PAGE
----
COULD DIVORCE BE GENETIC?
A new study found that the reason why offspring of divorced couples are more likely to experience divorce is genes shared between parents and children. There is no specific gene for divorce that can be detected, using blood or saliva sample, if a couple is at a higher risk for divorce.
But there is a family measure of genetic risk, Jessica Salvatore, a professor with the Virginia Commonwealth University and Lund University in Sweden, said. The research analyzed divorce patterns of people who were adopted and their adoptive and biological parents, The Daily Telegraph reported.
Among the family measure of genetic risks are higher levels of negative emotions, inability to show constraint in a conflict, and being impulsive. These traits suggest that a person may be more predisposed to divorce because of genetics. The traits also contribute to potential breakdowns and relationship challenges.
Most research on divorce is anchored on the attachment theory which states that when kids watch their parents go through a divorce, it undermines their commitment to relationships. If the children have a secure attachment to their primary caregiver, they will grow up to have a positive approach to their personal relationship. But if the attachment was insecure, a child will be wary of relationships and find it difficult to trust. The child may think it is better to rely on yourself than another person, Sian Khuman, a psychologist at Relationships Australia in New South Wales, explained.
If a child is exposed to a healthy, positive relationship between the parents, it will allow a child to manage their emotions. But if the parents are upset and do not problem-solve together, the child will see conflict as scary and must be avoided. The child will grow up not knowing how to work out problems with the partner, being unable to manage emotions and be available for the partner, which can lead to divorce.
Not all divorces are negative
However, Khuman clarified that not all divorces are that bad. It can still be a positive step for everyone involved if the couple divorces well. She cited the case of a divorced couple who still communicate with each other, manage their different houses, and share time with the children. In such cases, it shows the children that while their father and mother may no longer love each other, they can set aside that lack of love for the children.
Salvatore said it can be a very healing set-up which teaches the kids about the power of understanding and negotiation. She noted that the genetic factors that influence divorce, such as showing higher levels of negative emotions, can be positive if the factors are identified and worked on.
She stressed that genes do not necessarily dictate the risk of getting sick or spell out a future divorce. Saying that something is genetic and runs in the family, such as divorce, will make people feel that they have been bitten by a werewolf and that divorce is inevitable. It is not the case because genes are just one factor in a complicated equation. People can trump the genes because divorce is not their destiny, Salvatore said.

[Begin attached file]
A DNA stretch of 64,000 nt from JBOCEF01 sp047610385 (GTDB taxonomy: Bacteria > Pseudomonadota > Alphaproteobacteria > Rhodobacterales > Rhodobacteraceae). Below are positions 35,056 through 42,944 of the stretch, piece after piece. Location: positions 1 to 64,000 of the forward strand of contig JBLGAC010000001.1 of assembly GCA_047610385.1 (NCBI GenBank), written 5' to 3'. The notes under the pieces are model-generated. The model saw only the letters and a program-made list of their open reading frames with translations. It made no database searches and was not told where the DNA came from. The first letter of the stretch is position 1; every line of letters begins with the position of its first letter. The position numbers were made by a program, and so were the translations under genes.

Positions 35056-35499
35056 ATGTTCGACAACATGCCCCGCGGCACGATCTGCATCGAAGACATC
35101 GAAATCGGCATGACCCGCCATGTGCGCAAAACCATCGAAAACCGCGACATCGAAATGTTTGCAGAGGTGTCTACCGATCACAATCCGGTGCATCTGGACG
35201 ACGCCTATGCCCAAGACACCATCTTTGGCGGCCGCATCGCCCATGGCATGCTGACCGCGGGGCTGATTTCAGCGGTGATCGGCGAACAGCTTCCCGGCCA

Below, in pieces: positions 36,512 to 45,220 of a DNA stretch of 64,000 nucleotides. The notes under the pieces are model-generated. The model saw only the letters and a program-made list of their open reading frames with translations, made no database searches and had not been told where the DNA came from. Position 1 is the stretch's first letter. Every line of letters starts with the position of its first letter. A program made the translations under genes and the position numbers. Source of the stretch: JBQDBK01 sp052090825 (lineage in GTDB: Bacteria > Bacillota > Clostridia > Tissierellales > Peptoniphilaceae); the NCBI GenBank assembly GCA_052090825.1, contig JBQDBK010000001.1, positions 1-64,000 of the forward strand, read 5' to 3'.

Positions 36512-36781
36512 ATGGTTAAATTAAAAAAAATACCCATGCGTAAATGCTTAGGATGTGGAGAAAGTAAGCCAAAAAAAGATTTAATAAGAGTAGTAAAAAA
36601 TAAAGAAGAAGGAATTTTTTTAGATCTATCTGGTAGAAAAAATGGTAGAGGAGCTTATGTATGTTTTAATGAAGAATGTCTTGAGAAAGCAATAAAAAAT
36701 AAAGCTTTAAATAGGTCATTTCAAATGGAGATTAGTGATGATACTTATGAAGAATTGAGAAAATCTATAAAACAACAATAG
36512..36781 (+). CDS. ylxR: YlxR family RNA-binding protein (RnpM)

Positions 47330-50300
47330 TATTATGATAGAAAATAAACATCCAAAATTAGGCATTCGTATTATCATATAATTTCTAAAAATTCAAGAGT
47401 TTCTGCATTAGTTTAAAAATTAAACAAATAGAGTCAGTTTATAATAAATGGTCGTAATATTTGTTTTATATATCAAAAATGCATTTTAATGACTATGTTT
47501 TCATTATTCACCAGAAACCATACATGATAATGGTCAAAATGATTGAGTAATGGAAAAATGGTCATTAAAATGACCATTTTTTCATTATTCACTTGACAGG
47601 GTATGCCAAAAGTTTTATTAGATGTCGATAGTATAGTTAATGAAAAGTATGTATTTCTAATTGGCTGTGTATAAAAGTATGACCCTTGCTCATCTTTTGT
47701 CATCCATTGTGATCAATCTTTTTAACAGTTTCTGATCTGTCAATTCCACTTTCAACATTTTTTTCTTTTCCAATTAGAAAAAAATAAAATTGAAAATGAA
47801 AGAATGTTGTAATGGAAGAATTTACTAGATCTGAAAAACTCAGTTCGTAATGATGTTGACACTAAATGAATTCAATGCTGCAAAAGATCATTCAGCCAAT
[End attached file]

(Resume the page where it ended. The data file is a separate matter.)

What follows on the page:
Promotion and divorce
However, a new research by scientists found that women who start their marriage earning less than the husband or not working at all are significantly more likely to get divorced if their career suddenly moves forward. The finding is based on three decades of detailed Swedish register data which followed job candidates before and after promotions, Olle Folke, a political scientist at Uppsala University, and Johanna Rickne, an economist at the Stockholm University, said.
The bulk of the analysis is related to jobs in the public sector such as mayors and legislators. But the study also looked at women who were promoted to CEO roles at private companies, Fortune reported.
Folke and Rickne compared divorce rates among women who won elections and those who lost them and found that after three years on the job, she was seven percentage points likely to be divorced compared to the woman who lost the election. It doubled her baseline divorce probability, based on demographic factors such as age and education level.
Higher divorce rates for people in certain careers
Meanwhile, News.com.au reported that a recent analysis of US Census Data from the career website Zippia found that employees in certain fields have higher divorce rates by the age of 30. Analysis of the Bureau’s Public Use Microdata Sample found that the highest divorce rate belongs to first-line enlisted military supervisors. The job involves leading operations and coordinating the activities of enlisted military personnel.
Other careers with high divorce rates include logisticians, automotive service technicians and mechanics, and military-enlisted tactical operations and air weapons. Mark Hamrick, a senior economic analyst at Bankrate.com, a personal finance site, said that some of the most demanding professions can be hardest on marriage because of the time spent away, persistent danger, or insufficient pay.
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